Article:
Texas Tech Natural Resources Management students shine at TCTWS
By: Norman Martin
Students from Texas Tech University's Department of Natural Resources Management were in the spotlight in late February at the 55th Annual Meeting of The Texas Chapter of The Wildlife Society in Conroe.
"We represented our department, college, and university quite well this year, and look forward to the continued success and accomplishments of our students, faculty and alumni," said Warren Conway, the Bricker Endowed Chair in Wildlife Management in Tech's Department of Natural Resources Management. The event was attended by 28 undergraduate and 16 graduate students, along with one post-doctoral student and three department faculty members.
Caroline Skidmore of Goddard, Kansas, garnered first place honors in the graduate student competition for her poster, "Distribution and Comparative Nesting Habitat of Riparian Raptors in the Trans-Pecos Region of Texas." It was co-authored by Clint Boal, who serves both as a professor with Tech's Department of Natural Resources Management and assistant leader of the Texas Cooperative Fish and Wildlife Research Unit at the university, Ben Skipper, an assistant professor with the Angelo State University Department of Biology; and Russell Martin, a biologist with the Texas Parks and Wildlife Department in Alpine.
Meanwhile, Jenny Harris of Keller, received the second place award in the graduate student competition for her poster, "Seasonal and Annual Variation in Raptor Species Presence and Abundance in the Southern Great Plains of Texas." It was also co-authored by Boal.
Separately, Jonathon Bentley, a senior from Lubbock, won the first place award in the undergraduate student competition for his poster, "Effect of Weather Conditions on Population Variance and Abundance of Cassin's Sparrow, Horned Lark, Mourning Dove, and Western Meadowlark Populations in a West Texas Shortgrass Prairie." It too was co-authored by Boal. This is the second year in a row in which a Tech undergraduate has received first place honors in the poster competition.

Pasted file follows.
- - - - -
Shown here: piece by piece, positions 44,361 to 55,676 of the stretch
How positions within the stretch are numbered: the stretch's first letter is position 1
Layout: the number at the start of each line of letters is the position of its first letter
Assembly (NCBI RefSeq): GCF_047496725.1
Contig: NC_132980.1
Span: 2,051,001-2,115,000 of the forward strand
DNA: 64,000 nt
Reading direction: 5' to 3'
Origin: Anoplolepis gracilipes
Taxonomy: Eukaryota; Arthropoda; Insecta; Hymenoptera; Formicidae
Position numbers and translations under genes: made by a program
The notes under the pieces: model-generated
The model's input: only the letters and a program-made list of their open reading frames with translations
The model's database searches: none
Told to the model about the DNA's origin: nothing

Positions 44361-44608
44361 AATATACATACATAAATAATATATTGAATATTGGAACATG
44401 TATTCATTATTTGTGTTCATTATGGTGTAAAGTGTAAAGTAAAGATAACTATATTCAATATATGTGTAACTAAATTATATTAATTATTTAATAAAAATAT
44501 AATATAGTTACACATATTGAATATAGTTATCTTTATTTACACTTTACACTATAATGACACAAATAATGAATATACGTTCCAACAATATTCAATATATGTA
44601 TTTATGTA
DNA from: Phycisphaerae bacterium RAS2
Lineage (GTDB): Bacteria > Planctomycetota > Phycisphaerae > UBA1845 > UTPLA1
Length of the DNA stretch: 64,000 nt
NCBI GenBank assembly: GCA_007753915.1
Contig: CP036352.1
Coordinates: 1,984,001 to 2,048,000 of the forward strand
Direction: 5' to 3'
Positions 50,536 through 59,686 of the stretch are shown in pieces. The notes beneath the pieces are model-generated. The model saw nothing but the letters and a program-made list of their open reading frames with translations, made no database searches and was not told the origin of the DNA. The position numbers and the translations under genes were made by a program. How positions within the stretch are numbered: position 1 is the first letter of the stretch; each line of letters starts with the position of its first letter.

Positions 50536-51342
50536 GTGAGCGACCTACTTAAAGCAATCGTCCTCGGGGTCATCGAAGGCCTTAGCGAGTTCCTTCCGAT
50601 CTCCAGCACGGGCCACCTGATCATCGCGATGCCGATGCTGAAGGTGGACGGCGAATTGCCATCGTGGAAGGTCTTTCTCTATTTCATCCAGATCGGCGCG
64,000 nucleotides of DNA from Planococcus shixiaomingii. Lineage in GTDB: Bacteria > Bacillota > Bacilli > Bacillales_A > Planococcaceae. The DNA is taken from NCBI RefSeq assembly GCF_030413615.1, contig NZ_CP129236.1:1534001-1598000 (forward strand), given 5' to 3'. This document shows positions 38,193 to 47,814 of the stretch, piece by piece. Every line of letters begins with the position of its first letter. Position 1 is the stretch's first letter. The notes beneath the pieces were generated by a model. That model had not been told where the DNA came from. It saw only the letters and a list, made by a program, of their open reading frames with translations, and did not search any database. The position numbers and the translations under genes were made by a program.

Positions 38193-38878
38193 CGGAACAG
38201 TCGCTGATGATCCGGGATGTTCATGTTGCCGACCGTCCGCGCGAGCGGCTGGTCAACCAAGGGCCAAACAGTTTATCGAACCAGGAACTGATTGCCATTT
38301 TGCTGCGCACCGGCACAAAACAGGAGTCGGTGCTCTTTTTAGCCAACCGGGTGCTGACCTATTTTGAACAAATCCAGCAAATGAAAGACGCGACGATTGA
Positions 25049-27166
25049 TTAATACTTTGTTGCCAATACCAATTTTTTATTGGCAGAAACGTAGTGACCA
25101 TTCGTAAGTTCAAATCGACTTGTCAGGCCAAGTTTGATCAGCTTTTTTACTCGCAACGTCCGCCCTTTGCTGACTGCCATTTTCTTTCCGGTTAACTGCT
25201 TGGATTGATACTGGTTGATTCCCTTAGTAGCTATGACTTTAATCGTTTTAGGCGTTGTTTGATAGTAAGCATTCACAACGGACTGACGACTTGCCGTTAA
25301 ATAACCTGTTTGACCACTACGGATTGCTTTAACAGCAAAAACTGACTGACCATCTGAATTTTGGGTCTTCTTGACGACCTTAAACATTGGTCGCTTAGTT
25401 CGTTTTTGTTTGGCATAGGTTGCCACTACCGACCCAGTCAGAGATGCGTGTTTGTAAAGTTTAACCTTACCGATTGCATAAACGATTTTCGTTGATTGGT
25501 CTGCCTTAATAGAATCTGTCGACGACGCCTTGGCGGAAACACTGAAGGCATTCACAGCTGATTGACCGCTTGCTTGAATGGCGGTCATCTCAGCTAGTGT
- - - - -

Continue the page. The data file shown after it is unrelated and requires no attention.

In other action, Munday's Gary Mizer, a master's student working on pronghorn ecology in the Texas Panhandle, won first place for best wildlife photo, and third place for best landscape photo. Madeleine Thornley, a senior wildlife biology major from Flower Mound, placed third for her entry in the remote camera photo competition.
In alumni-related news, Jena Moon, who received her bachelor's (2001) and master's (2004) degrees in wildlife sciences from Texas Tech, presided this year as TCTWS President. Moon currently serves as an inventory and monitoring zone biologist with the U.S. Fish and Wildlife Service in Winnie.
In addition, David Wester won the event's "Educator of the Year Award" for his career-long, student-centered efforts. Wester, who received his bachelor's (1978) and master's (1984) degrees in range science from Tech's Department of Natural Resources Management, served at Texas Tech from 1976 to 2011 in a variety of academic and research positons. Today, he is a professor and research scientist at the Texas A&M University-Kingsville Caesar Kleberg Wildlife Research Institute.
Wester received a CASNR Distinguished Alumni Award in 2012. The award honor graduates who've made significant contributions to society, and whose accomplishments and careers have brought distinction to the college and to the professions associated with agriculture and natural resources.
CONTACT: Warren Conway, Bricker Endowed Chair in Wildlife Management, Department of Natural Resources Management, Texas Tech University at (806) 834-6579 or firstname.lastname@example.org
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Editor: Norman Martin
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